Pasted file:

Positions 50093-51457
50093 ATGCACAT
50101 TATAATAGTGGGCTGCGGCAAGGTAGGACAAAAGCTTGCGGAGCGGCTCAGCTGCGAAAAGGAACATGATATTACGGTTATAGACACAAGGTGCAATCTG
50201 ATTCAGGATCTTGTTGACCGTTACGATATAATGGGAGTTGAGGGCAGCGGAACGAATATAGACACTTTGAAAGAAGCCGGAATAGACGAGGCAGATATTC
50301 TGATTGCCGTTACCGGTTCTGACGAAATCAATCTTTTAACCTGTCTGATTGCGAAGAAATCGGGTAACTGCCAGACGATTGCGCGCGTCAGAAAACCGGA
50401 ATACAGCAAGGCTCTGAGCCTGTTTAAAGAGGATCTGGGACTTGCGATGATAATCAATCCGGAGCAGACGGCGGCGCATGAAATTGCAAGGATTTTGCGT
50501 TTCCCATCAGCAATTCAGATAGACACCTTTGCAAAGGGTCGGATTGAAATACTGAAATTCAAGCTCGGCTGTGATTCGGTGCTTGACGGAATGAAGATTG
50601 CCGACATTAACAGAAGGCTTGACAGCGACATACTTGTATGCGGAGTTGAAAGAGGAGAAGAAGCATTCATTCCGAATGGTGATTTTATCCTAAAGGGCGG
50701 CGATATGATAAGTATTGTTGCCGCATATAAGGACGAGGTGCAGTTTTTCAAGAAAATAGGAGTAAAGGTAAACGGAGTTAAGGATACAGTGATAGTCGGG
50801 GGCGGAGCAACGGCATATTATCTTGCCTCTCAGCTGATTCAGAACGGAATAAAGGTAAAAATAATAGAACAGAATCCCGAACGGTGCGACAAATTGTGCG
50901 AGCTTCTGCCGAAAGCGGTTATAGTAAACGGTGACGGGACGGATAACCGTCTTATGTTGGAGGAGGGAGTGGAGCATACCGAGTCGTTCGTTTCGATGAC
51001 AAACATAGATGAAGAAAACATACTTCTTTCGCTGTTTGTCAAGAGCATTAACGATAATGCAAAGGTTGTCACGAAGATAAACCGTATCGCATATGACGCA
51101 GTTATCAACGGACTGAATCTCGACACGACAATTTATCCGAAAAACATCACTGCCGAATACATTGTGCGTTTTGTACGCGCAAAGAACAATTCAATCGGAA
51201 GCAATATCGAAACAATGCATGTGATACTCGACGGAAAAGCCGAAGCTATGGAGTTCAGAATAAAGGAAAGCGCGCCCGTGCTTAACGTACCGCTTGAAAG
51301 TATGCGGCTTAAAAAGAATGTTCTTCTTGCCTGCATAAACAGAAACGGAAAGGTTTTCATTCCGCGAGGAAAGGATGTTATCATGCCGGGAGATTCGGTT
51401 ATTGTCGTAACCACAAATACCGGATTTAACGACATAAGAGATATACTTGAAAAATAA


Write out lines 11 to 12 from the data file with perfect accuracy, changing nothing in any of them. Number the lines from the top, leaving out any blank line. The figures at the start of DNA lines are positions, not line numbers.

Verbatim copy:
50901 AGCTTCTGCCGAAAGCGGTTATAGTAAACGGTGACGGGACGGATAACCGTCTTATGTTGGAGGAGGGAGTGGAGCATACCGAGTCGTTCGTTTCGATGAC
51001 AAACATAGATGAAGAAAACATACTTCTTTCGCTGTTTGTCAAGAGCATTAACGATAATGCAAAGGTTGTCACGAAGATAAACCGTATCGCATATGACGCA